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How to Build Muscle Without Weights

How to Build Muscle Without Weights

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Published by: api-3701884 on Oct 14, 2008
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03/18/2014

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HOW TO BUILD MUSCLE WITHOUT WEIGHTS
Dateline: 08/23/00

Hey Paul why would anyone want to workout without weights? Everyone
knows that using weights and machines is the fastest most efficient way to
gain size and strength. While this is true, there are many reasons why
someone would want to, or even be forced to train for a while without the
benefit of using weights. Someone working long hours trying to support his
family may not have the time to get to a commercial gym, and may not have
the extra space or money to set up a good home gym. Also, someone who
has to travel quite often for business might prefer getting a good workout in
his or her hotel room rather then wandering the streets of South America
asking "Donde esta el gymo?".

Let's face it there are times (vacations, etc.) when all of us can't easily get to a
gym. There are also many trainees (beginners or athletes training for boxing,
baseball or some other sport) who aren't trying to get a lot of muscular bulk
but want the type of strength, endurance and definition that calisthenic
exercise offers. These exercises can also be preformed anytime, anywhere
and you can do them over your entire life to keep fit.

The idea behind this course is - If for some reason you do workout without
weights, what is the most efficient and result producing way to do it? You can
use these exercises in many ways: To build muscle, to maintain muscle you
already have, in combination with your weight training to add variety and a
change of pace, as a warm-up or pump-up routine, to ease back into training
after a layoff or injury, etc., etc.

Very early in my training career I started thinking about how to make
calisthenics more result producing. The original reason was to help out one of
my best friends at the time, who also happened to be the person that inspired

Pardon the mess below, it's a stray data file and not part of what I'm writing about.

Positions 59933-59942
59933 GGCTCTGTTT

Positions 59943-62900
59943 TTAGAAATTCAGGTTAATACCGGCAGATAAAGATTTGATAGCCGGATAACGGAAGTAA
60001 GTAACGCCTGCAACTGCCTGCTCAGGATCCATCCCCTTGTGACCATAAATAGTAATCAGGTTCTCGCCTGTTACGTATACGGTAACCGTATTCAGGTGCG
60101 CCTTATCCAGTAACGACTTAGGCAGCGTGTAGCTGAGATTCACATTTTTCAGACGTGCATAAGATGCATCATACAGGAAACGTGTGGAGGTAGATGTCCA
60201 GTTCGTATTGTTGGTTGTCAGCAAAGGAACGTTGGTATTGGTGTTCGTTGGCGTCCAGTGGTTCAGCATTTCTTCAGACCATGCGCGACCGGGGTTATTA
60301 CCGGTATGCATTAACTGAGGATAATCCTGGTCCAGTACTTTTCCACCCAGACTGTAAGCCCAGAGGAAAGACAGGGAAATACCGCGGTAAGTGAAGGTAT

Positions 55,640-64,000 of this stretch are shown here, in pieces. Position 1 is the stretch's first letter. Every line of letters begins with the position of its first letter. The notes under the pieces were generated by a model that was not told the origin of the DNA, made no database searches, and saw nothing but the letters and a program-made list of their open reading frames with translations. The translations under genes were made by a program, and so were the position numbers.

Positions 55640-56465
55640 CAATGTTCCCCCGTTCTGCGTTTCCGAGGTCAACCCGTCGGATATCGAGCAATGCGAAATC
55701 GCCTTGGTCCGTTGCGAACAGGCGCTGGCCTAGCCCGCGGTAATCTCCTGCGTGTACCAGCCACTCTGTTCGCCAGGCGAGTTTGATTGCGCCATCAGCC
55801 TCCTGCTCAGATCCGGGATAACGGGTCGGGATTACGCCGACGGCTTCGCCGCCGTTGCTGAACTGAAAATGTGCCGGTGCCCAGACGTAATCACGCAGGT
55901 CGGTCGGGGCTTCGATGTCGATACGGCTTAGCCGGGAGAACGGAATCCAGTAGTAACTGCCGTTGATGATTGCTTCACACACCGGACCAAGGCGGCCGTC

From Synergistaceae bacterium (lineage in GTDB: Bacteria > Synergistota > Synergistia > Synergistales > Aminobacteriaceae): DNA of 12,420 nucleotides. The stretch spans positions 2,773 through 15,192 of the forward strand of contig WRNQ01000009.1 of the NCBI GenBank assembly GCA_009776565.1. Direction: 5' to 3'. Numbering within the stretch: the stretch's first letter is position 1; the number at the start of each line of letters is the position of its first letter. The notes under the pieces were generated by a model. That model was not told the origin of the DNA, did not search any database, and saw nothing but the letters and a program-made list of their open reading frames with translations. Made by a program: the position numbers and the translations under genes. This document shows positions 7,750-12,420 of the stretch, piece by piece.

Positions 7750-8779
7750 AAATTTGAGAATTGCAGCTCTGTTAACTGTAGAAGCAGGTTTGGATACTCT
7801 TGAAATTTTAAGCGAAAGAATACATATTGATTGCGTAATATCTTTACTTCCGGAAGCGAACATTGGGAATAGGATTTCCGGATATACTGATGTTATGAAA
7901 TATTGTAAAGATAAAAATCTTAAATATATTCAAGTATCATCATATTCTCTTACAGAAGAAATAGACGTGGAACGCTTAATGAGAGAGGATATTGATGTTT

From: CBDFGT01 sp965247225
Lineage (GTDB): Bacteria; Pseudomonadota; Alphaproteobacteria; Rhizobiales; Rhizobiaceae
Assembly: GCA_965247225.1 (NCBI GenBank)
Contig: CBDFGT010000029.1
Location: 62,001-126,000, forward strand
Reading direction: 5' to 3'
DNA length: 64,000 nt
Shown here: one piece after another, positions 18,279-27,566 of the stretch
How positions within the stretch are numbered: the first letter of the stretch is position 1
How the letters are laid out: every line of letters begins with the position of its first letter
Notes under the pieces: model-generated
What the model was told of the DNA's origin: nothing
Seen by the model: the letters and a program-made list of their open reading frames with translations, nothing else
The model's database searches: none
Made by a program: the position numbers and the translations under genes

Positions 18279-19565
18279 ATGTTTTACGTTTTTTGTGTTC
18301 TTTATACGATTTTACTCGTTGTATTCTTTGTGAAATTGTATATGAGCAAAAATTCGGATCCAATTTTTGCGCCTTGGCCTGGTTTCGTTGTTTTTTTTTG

me to start training by seeing the great progress he was making. Let's call him
Joe, mostly because that was his name, I believe he prefers to be called
Joseph these days but back then he was still good old Joe.

Anyway, one day Joe's father forbid him to workout with weights anymore, he
gave Joe some reasons for this decision but I think the real reason was that
he didn't like the idea that his 15 year old son was getting a little too big and
strong to be easily controlled and he better do something about it before he
gets any bigger. The funny part was that his father didn't object to him doing
push-ups or other freehand exercises, only weight training was forbidden, I'm
sure he figured that at best Joe would be able to maintain the muscle he had
but he wouldn't get any bigger. Joe was very distraught by the situation,
convinced that his muscles were doomed to waste away to nothing, but I was
sure there was some way to make those exercise more intense and maybe he
could even gain some size. I came up with some ideas and tried to tell Joe
about them but he didn't seem too interested, his attitude was like "Hey, I
know more about training then this guy, I'm the one who got him started. And

besides I don't have time to listen to this I'm too busy feeling sorry for myself
and performing satanic rituals to curse my dad-''.

Joe never used my ideas but I did many times over the years, whenever I
used calisthenics, and always got good results. I got even more ideas, a few
years back, after reading the famous "Dynamic-Tension Course" by Charles
Atlas. I found an old comic book and decided to write to the address and see
if the course was still available, much to my delight it was and I ordered it. I
ordered it mostly as a collectors piece and novelty item, like owning a part of
American pop culture. Who could forget those great advertisements like, "The
insult that made a man out of 'Mac'.", "Who else wants a He-Man body?" or
"In just 7 days, I can make you a Man.", I was also curious as to what was this
Dynamic-Tension method exactly. I have always believed that - Only a fool
thinks he knows everything and that a wise man never stops learning., so
there was a possibility that I could find some good information in this "old,
outdated course". I read the course and found it quite interesting, I was
slightly disappointed to find out that Dynamic-Tension is really just some
calisthenics and some isometric exercises. And while I'm sure they would do a
lot for 198 lb weaklings", what can they do for someone who's already fairly
big and strong? This got me thinking again about the same thing, how can